There are three great reasons to watch Bears, the latest documentary in a series of theatrical releases from Disneynature.
Reason No. 1: The Title Characters
Who doesn't love bears?
This is a beautifully shot film about Alaska's brown bears, particularly focusing on a family of three—a momma bear named Sky and her cubs, Scout and Amber. They're just arbitrary names that the filmmakers assigned to the creatures for the sake of telling a kid-friendly story. The movie follows our ursine friends on a nearly year-long adventure, starting with some how-did-they-do-that footage of the cubs' birth while still in their den.
We see their ridiculously cute first wobbly steps as they emerge from the den at the verge of spring. We see them trying to keep up with Sky as she leads them down the mountain slopes—dodging an avalanche along the way!—to a verdant meadow, where they feed on grass with other bear families. We meet the massive Magnus, a half-ton alpha male who strikes fear into all the other bears, and his rival Chinook, an outcast who apparently won't hesitate to gobble up one of the cubs. (He doesn't, but these films always include perils—some quite real, some concocted—to keep the story moving along. Our protagonists need to face some sense of danger, right?)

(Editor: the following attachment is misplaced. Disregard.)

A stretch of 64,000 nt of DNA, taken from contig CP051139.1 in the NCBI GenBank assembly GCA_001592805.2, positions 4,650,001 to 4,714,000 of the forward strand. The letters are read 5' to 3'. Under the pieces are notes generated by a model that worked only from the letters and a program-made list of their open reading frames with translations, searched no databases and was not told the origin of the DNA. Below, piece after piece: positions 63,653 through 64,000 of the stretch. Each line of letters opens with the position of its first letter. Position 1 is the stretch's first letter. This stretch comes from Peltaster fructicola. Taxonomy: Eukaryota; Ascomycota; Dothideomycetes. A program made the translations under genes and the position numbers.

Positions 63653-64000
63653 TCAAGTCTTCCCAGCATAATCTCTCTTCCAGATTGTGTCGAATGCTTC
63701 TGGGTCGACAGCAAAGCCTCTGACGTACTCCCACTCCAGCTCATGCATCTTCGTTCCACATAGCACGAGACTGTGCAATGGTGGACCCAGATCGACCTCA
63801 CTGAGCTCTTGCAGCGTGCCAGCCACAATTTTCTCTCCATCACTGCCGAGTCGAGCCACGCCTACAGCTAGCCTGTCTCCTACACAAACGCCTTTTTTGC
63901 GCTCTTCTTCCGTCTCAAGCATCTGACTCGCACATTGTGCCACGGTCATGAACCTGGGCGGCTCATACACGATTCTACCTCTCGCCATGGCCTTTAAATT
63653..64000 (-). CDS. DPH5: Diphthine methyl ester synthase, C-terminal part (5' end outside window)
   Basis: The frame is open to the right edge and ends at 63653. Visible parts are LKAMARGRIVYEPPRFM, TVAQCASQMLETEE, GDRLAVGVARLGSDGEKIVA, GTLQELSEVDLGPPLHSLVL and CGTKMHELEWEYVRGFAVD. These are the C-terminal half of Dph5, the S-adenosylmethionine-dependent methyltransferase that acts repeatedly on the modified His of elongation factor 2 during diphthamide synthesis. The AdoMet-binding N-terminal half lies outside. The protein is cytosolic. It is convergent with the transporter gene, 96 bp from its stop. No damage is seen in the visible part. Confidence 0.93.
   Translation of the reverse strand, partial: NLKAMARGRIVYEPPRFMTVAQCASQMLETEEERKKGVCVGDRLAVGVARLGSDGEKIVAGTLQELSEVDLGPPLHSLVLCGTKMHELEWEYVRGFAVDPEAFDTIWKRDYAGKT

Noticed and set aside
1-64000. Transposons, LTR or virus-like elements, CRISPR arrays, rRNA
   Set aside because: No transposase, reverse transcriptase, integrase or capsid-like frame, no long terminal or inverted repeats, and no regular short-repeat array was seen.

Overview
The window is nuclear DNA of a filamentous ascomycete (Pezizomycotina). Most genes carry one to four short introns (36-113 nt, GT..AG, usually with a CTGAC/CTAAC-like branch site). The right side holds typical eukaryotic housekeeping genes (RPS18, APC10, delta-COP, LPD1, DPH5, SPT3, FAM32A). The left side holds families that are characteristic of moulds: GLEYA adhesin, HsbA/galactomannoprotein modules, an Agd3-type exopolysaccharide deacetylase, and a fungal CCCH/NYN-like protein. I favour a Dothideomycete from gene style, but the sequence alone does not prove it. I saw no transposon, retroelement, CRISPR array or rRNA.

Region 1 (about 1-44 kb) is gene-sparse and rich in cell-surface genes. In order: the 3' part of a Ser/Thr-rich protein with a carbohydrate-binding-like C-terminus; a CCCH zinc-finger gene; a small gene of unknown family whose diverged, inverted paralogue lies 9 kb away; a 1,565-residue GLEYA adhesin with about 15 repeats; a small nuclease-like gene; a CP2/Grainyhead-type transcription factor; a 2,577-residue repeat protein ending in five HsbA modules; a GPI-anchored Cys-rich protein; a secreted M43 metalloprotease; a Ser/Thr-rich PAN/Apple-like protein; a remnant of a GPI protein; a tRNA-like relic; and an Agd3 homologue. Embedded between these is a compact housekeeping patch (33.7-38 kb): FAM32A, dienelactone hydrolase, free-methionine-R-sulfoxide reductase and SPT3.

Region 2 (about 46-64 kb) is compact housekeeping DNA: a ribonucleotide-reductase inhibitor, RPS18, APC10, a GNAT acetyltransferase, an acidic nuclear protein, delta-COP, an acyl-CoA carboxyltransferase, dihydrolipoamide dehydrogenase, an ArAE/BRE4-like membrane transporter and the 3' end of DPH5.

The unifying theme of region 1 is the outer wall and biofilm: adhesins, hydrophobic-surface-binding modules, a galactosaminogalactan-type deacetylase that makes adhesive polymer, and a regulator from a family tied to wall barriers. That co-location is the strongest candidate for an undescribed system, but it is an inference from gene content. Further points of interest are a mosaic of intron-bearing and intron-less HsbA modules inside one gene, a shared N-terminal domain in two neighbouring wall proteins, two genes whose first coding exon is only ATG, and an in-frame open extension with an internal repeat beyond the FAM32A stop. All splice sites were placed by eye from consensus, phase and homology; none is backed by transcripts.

We learn that Scout is a rambunctious, fearless rascal who sometimes wanders away and gets himself into trouble. We learn that Amber is more of a momma's girl, staying close to Sky while taking it all in. And we learn that Sky is a mostly competent mom willing to do anything for her children—including fight off intruders who regard them as a potential meal. It's a joy to watch her lead the cubs from the appetizer (the sweet grasses and berries of the meadow) to the main course (the protein-rich salmon that are spawning upstream).
And we learn some fascinating bear facts along the way:
- To prepare for hibernation, adult bears must eat 90 pounds of food per day to store up enough fuel for the winter.
- A bear's sense of smell is seven times more sensitive than a bloodhound's.
- When salmon are unavailable, bears still find protein by streams and riverbeds—by digging up clams from the mud and cracking then open.
- Bear cubs stay with their mothers for three years before venturing out on their own as young adults.
For the most part, the story in Bears feels "real," organic to what's unfolding on the screen. Some storylines in previous Disneynature films, especially 2012's Chimpanzee, felt a bit forced, edited almost to excess to fit the footage. But as a chronological story, Bears follows a natural plotline that feels just right.
We meet other animals along the way. Wolves. Foxes. Bald eagles. Squirrels.
Reason No. 2: The Narrator
The narrators for previous Disneynature films have been hit-or-miss. Patrick Stewart and James Earl Jones were two of the four narrators on 2009's Earth, the debut from the Disney spinoff studio—and they were marvelous. Pierce Brosnan did 2010's Oceans, and while the film was terrific, the narration was just okay. Samuel L. Jackson was a pretty good storyteller for 2011's African Cats, and then Tim Allen zonked in Chimpanzee. (To be fair, the golden-voiced Allen—sensational in the "Pure Michigan" radio and TV spots—had a lame script to work with.)